CORE COMPETENCY 3: Incorporating Technology in your Teaching
Description of Core Competency Professional development related to incorporating technology in the classroom. Technology in the classroom should facilitate learning and improve performance by creating and using technological resources.
Workshops Incorporating technology in the classroom Led by: Stephen Thomas, Cathleen McGreal, Stephen Grandchap CCT Institute, Michigan State University, East Lansing Michigan Workshop date: 9 May 2013
Workshop description in this workshop I learned how to incorporate outside technology into the classroom and how to engage students using technology. I learned that including technology in the classroom curriculum is most effective when it coordinates content knowledge, teaching knowledge and pedagogical knowledge. We learned how to engage students by using video to help break down complicated content knowledge, such as cellular respiration. We were introduced to Camtasia, a software designed to help educators incorporate video content into their classrooms. Using this software, we were instructed in how to create video lectures to allow us to flip our class room so that lectures were observed by students outside the classroom and inside the classroom students engaged in constructive learning activities.
Incorporating technology into my classroom at Michigan State University Google Earth,iDigBio, and ImageJ
In my Fall 2018, Spring 2019 and Fall 2019 Organismal Biology Laboratories at Michigan State University I incorporated technology in the classroom using Google Earth, iDigBio, and ImageJ.
Google Earth is a computer program that renders a 3D representation of Earth based primarily on satellite imagery.
ImageJ is a Java-based image processing program developed at the National Institutes of Health and the Laboratory for Optical and Computational Instrumentation.
Integrated Digitized Biocollections (iDigBio), the National Resource for Advancing Digitization of Biodiversity Collections (ADBC) funded by the National Science Foundation. Through ADBC, data and images for millions of biological specimens is made available in electronic format for the research community, government agencies, students, educators, and the general public.
Skills students learned How to extract data from publicly available databases, iDigBio. How to take longitude and latitude data from databases and plot specimen locality is on Google Earth. How to take morphological measurements of photographs of specimens using image J. How to use Microsoft Word and PowerPoint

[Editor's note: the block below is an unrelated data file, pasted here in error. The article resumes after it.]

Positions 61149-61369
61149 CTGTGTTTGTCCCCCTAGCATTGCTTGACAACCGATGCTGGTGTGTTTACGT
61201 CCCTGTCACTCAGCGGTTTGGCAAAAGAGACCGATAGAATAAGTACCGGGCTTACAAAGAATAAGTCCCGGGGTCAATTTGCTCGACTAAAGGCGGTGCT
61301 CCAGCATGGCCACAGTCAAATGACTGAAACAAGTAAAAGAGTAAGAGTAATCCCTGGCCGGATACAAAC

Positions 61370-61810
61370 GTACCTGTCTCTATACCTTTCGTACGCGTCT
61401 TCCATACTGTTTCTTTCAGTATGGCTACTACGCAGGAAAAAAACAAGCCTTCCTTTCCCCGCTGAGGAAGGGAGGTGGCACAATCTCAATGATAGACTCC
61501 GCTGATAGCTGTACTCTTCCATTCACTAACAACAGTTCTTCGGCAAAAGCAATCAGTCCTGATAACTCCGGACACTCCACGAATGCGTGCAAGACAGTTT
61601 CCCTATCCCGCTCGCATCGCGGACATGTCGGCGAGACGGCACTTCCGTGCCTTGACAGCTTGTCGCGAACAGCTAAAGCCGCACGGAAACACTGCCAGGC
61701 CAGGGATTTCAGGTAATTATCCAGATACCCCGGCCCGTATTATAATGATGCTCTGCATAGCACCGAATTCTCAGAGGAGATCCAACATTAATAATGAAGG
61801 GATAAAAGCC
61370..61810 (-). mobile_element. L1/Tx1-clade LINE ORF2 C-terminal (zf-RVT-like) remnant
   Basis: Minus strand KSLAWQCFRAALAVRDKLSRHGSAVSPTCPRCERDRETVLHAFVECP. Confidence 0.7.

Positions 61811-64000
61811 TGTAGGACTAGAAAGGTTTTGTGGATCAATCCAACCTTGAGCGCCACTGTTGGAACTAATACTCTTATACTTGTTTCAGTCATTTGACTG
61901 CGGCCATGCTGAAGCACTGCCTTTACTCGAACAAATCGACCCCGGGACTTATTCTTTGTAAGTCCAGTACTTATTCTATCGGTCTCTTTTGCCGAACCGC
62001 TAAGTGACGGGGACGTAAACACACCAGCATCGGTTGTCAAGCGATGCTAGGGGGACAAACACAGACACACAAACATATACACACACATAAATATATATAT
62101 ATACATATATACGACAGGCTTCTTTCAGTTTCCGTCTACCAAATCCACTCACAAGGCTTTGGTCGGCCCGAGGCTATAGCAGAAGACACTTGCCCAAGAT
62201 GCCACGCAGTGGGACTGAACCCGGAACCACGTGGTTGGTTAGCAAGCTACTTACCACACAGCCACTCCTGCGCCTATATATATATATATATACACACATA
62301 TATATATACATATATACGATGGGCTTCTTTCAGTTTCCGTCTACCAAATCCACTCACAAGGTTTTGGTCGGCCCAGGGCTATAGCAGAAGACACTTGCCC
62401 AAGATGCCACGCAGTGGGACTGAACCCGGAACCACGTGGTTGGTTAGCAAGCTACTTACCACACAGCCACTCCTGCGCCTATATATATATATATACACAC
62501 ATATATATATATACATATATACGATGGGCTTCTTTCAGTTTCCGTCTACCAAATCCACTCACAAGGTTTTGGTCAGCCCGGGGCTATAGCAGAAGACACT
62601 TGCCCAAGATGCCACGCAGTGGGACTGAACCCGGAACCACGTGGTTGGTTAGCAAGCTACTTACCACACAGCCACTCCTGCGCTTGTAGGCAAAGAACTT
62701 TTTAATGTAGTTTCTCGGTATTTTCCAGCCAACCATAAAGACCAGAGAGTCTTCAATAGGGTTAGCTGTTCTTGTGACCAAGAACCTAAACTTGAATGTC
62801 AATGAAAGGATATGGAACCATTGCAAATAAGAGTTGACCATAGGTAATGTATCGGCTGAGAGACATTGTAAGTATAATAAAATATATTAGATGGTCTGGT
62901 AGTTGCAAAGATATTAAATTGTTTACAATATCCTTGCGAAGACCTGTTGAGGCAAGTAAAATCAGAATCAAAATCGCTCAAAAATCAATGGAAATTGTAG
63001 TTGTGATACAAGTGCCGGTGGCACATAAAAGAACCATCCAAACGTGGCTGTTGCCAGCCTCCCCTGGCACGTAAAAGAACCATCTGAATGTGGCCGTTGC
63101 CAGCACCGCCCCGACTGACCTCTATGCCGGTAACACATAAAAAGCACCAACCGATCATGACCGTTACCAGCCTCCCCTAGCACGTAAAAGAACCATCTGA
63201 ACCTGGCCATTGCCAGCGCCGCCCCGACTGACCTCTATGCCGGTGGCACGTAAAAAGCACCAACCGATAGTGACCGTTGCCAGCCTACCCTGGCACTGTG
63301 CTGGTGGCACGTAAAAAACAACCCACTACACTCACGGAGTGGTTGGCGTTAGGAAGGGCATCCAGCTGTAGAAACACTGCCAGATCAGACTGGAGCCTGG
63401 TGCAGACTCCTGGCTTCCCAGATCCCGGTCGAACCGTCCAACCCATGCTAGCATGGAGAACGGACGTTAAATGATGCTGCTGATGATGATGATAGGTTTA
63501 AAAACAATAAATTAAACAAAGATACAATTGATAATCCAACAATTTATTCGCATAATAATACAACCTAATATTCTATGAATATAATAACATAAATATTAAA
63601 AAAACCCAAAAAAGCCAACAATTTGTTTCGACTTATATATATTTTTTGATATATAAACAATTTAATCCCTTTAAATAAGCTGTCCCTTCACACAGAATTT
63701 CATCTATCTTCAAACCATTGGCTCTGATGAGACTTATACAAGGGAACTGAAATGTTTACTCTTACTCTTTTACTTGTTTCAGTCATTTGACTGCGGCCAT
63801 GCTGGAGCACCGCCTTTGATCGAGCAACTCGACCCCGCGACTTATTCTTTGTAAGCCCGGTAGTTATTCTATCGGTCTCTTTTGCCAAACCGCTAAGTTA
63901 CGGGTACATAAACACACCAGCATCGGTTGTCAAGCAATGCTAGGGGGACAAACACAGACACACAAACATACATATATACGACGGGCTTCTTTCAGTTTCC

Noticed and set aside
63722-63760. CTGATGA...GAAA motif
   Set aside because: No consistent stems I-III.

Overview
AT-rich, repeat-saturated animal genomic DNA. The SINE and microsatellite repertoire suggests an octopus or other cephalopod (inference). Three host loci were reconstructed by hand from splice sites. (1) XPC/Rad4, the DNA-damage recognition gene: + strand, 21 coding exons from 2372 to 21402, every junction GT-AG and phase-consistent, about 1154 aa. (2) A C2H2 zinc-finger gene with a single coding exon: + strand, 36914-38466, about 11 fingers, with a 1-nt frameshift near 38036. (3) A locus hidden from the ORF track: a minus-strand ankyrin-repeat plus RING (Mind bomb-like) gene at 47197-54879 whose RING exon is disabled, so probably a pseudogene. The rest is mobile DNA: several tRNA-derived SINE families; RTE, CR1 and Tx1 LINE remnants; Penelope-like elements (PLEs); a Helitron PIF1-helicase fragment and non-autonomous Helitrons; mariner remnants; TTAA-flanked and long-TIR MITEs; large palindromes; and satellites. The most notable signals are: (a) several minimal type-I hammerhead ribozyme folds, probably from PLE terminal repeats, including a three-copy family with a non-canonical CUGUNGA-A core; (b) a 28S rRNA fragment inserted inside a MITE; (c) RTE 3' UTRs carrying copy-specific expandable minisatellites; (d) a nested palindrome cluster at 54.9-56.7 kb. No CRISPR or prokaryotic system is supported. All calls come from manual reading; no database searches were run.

Project Students wrote proposals, went through a proposal approval process, collected data, analyzed their data using appropriate statistics, created posters with data visualizations and interpretive text, and presented those posters in a poster session open to the public during the last week of lab.
Artifacts Rational I use technology in the classroom to facilitate student driven learning. I modeled how to use technologies (Google Earth, iDigBio, and ImageJ), and coach students on how to combined these technologies to construct research projects. The experience and skills gained from using these technologies in the classroom enables students to facilitate their own learning outside of the classroom. Incorporating technology in the classroom allowed me to facilitate learning of content knowledge (interactions between morphology, geography, and bioclimactic variables) and facilitate learning the scientific method, peer review, and the scientific publication process. In addition to using technology in the form of Google Earth, iDigBio, and ImageJ, students also gain proficiency in using common software such as Microsoft Word and PowerPoint; giving them additional technological experience and skills that are transferable to many careers.
These are my students and their posters they created using Google Earth,iDigBio, and ImageJ technology. They put a lot of work into their research and posters. They were so proud of their accomplishments at the end.
Interpretation/Reflection In the workshop Incorporating technology in the classroom, I learned to structure courses to incorporate technology into the classroom effectively by making sure the technology was presented in a way that was easy for students to access and learn and by making sure the technology aligned with both the content knowledge and the pedagogical practices.
Incorporating Google Earth, iDigBio, and ImageJ into my students laboratory projects was challenging but it was also rewarding. Challenging because many students did not understand how databases worked, or how to harmonize, organize and clean large amounts of data extracted from databases. But once that challenge is overcome students would extract other data from the iDigBio and play around and explore it. Before being in my laboratory they were unaware of public databases of natural history collections and occurrence data for species. Using Google Earth to plot specimen localities with satellite data fascinated the students because they could see what habitat from the aerial photographs species were collected. Students use the Google Earth features to make effective and creative maps that they put in their posters and some hung on their walls in their dorm rooms. By incorporating this technology into my classroom my students were exposed to freely available biodiversity information that they did not know existed before and had access to and created maps and answer questions of their own. It was a challenge to teach so many students new technology using different operating systems and different levels of computer skills but it was worth it when they started playing around with the data and the maps on their own asking different questions that were not required for lab.